Obtaining LEED certification for the new passenger terminal at Kuwait International Airport (KIA) was a project requirement proposed by the Kuwait Ministry of Public Works and designers Foster + Partners. This LEED certification is promoted by the US non-governmental organisation USGBC (United States Green Building Council), which awards the final certificate to the building upon completion of the independent review of the entire project documentation. The London-based architectural firm was commissioned to design the project in accordance with these sustainability strategies. Subsequently, the Turkish construction company Limak, winner of the construction competition, is executing the design in accordance with the best construction practices required by the certification.
The project aims to generate at least 10% of the energy consumed inside, and reduces overall consumption by 27% compared to a reference building
Ineco is providing project management services for the three work packages into which the project has been divided, aimed at significantly increasing the country’s passenger transit capacity, and establishing a new hub in the Persian Gulf. The project consists of a state-of-the-art infrastructure, which will set a new environmental benchmark for airport buildings. Its design responds to the local climate, one of the warmest inhabited environments on earth, and is inspired by local building shapes and materials.
The passenger terminal has a floor plan with three symmetrical wings, where each façade is 1.2 kilometres long, all extending from a spectacular 25-metre-high central space. The project aims to achieve LEED Gold certification for environmental design, and to being one of the largest passenger terminals in the world to do this.
LEED certification, which stands for Leader in Energy Efficiency and Sustainable Design, means that the building or project to which it refers is built according to eco-efficiency standards and meets sustainability requirements. This certification is voluntary and rewards the use of sustainable strategies in all the building’s construction processes, through a design aimed at maximising energy efficiency, water savings, waste reduction and the use of sustainable materials, as well as optimising the health and well-being of the terminal’s occupants and visitors.
Total potable water consumption will be reduced by 45% through the use of low-flow taps and the reuse of grey water.
The project has been designed to reduce its impact on the environment by minimising the ‘heat island effect’, which is a rise in temperature in cities caused by an increase in impermeable and heat-absorbing surfaces such as concrete and asphalt. This effect can be reduced by providing a green roof over the parking building and an oasis at the entrance to the terminal that welcomes passengers with a microclimate several degrees below the surrounding environment. All landscaped areas have been designed with native species and/or those adapted to Kuwait’s desert climate, incorporating light, heat-rejecting materials in the exterior cladding and canopies.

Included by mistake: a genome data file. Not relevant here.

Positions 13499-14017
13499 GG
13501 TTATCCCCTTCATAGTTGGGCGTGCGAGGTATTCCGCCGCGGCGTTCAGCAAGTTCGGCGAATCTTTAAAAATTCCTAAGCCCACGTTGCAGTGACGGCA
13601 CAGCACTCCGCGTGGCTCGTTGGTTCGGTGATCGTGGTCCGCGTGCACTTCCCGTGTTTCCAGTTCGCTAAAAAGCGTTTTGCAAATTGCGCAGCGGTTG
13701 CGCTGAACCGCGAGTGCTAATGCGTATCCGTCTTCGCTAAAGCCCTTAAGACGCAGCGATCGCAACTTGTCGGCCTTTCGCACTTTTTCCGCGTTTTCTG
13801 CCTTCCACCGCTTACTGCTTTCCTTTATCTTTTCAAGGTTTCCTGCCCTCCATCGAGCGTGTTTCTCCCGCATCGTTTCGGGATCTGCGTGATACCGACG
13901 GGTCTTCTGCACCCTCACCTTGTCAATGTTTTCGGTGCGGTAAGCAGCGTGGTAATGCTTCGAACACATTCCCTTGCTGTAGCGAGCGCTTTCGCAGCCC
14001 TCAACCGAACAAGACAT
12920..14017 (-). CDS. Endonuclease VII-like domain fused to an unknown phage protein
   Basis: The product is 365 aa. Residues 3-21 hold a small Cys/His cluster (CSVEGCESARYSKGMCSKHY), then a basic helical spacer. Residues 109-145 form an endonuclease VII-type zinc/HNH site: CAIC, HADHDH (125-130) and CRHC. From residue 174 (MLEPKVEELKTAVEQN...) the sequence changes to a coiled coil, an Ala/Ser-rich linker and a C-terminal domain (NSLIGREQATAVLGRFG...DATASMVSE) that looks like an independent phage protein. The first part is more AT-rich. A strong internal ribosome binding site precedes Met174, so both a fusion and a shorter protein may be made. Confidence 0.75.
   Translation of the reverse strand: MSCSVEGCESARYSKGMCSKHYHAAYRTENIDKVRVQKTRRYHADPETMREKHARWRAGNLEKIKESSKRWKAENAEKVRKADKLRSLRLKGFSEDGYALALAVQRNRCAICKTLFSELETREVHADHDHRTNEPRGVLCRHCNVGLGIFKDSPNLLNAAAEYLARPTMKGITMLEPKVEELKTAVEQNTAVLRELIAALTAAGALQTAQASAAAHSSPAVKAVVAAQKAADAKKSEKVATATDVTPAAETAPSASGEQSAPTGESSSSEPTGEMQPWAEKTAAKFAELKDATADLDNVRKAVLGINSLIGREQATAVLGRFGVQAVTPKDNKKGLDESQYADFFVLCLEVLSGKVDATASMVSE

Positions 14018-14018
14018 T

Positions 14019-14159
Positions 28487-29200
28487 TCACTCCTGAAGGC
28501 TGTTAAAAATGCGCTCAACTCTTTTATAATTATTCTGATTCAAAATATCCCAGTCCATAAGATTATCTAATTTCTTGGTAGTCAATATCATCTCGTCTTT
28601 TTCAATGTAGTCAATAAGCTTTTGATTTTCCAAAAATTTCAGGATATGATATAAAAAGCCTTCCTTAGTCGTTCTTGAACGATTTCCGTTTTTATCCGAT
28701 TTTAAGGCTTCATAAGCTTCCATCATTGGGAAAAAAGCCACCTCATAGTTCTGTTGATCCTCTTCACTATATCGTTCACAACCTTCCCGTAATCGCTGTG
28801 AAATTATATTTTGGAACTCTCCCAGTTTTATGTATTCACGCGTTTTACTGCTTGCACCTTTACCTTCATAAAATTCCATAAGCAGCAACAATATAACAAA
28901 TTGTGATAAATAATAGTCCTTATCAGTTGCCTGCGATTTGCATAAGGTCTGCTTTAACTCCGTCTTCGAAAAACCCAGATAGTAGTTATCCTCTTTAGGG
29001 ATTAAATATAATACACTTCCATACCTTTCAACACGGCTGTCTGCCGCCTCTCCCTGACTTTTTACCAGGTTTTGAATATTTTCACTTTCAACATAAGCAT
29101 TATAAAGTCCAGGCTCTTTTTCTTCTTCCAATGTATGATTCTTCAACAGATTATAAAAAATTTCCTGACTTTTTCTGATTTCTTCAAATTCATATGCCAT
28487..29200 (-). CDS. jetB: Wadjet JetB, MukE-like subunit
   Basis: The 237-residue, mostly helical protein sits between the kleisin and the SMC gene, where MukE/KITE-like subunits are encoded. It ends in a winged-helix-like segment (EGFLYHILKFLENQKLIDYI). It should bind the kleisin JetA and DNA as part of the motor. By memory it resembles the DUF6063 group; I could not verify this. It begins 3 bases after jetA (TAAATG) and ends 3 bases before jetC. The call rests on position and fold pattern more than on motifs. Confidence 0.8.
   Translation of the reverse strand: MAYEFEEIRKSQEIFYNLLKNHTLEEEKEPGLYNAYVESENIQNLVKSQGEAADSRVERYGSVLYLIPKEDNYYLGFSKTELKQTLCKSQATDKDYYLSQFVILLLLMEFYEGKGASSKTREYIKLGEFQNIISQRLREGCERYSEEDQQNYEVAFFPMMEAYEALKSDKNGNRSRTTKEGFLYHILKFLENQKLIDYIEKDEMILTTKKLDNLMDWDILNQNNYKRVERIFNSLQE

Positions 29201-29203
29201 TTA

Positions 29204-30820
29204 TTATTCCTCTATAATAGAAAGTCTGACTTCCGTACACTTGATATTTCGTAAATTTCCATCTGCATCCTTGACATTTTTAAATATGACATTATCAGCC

The building’s thermal envelope includes a roof structure with an air gap with high thermal inertia and a glazed façade that is shaded by a 60-metre cantilever. This reduces the thermal gains that must be abated by the air conditioning system, reducing energy consumption while improving the thermal comfort inside the terminal.
Natural light is maximised through the 8,000 skylights incorporated into the roof design, and energy consumption is optimised through efficient mechanical systems, from lighting to air conditioning.
The roof incorporates 81,444 photovoltaic panels with an installed peak power of 29.4 MWp that will generate 49.98 GWh annually, representing 10% of the total energy consumed by the building. This is the largest photovoltaic installation in an airport terminal.
Thanks to this and other energy efficiency measures, the project manages to reduce overall energy consumption by 27% compared to a reference building designed under the ASHRAE 90.1-2007 standard, according to energy calculations made by the US consultancy firm The Spinnaker Group.
Total potable water consumption will be reduced by 45% through the use of low-flow taps and the reuse of grey water collected from sinks for toilet flushing. Water from the toilets is treated and reused to irrigate the landscaped areas, thus completing the integral water cycle and reducing by 100% the potable water needed for irrigation. Materials in Terminal 2 have been specifically selected so that a significant proportion of them contain recycled or rapidly renewable materials from regional suppliers, aiming to reduce the use of finite resources by 20% and minimising transport distances. To ensure a healthy indoor environment, building materials such as paints, sealants and adhesives have been specifically selected with a low level of VOCs (Volatile Organic Compounds), while air conditioning systems have been designed to increase outdoor air ventilation rates by 30%.
Finally, construction sites often produce large amounts of solid waste, increasing the burden on dwindling landfills and causing soil, water and air pollution. In the construction of Terminal 2, the aim is to recycle, reuse or donate at least 75% of the waste produced on site.